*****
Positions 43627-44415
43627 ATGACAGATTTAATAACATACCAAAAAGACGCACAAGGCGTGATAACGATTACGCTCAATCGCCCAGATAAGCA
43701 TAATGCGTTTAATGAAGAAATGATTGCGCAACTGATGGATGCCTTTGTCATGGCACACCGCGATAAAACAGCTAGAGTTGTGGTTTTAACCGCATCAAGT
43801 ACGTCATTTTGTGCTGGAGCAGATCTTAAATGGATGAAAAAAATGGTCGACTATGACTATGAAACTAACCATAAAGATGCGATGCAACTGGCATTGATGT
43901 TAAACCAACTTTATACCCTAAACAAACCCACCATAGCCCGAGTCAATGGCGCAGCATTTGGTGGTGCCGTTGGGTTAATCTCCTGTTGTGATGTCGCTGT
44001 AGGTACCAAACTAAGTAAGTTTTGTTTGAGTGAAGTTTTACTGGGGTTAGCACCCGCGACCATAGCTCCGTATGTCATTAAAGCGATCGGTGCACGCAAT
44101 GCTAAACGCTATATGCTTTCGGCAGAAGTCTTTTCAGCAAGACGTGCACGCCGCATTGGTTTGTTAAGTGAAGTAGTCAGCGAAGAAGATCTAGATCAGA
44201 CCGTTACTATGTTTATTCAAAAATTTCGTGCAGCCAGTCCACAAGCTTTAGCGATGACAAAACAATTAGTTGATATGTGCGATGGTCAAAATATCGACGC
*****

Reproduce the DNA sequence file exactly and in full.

Positions 43627-44415
43627 ATGACAGATTTAATAACATACCAAAAAGACGCACAAGGCGTGATAACGATTACGCTCAATCGCCCAGATAAGCA
43701 TAATGCGTTTAATGAAGAAATGATTGCGCAACTGATGGATGCCTTTGTCATGGCACACCGCGATAAAACAGCTAGAGTTGTGGTTTTAACCGCATCAAGT
43801 ACGTCATTTTGTGCTGGAGCAGATCTTAAATGGATGAAAAAAATGGTCGACTATGACTATGAAACTAACCATAAAGATGCGATGCAACTGGCATTGATGT
43901 TAAACCAACTTTATACCCTAAACAAACCCACCATAGCCCGAGTCAATGGCGCAGCATTTGGTGGTGCCGTTGGGTTAATCTCCTGTTGTGATGTCGCTGT
44001 AGGTACCAAACTAAGTAAGTTTTGTTTGAGTGAAGTTTTACTGGGGTTAGCACCCGCGACCATAGCTCCGTATGTCATTAAAGCGATCGGTGCACGCAAT
44101 GCTAAACGCTATATGCTTTCGGCAGAAGTCTTTTCAGCAAGACGTGCACGCCGCATTGGTTTGTTAAGTGAAGTAGTCAGCGAAGAAGATCTAGATCAGA
44201 CCGTTACTATGTTTATTCAAAAATTTCGTGCAGCCAGTCCACAAGCTTTAGCGATGACAAAACAATTAGTTGATATGTGCGATGGTCAAAATATCGACGC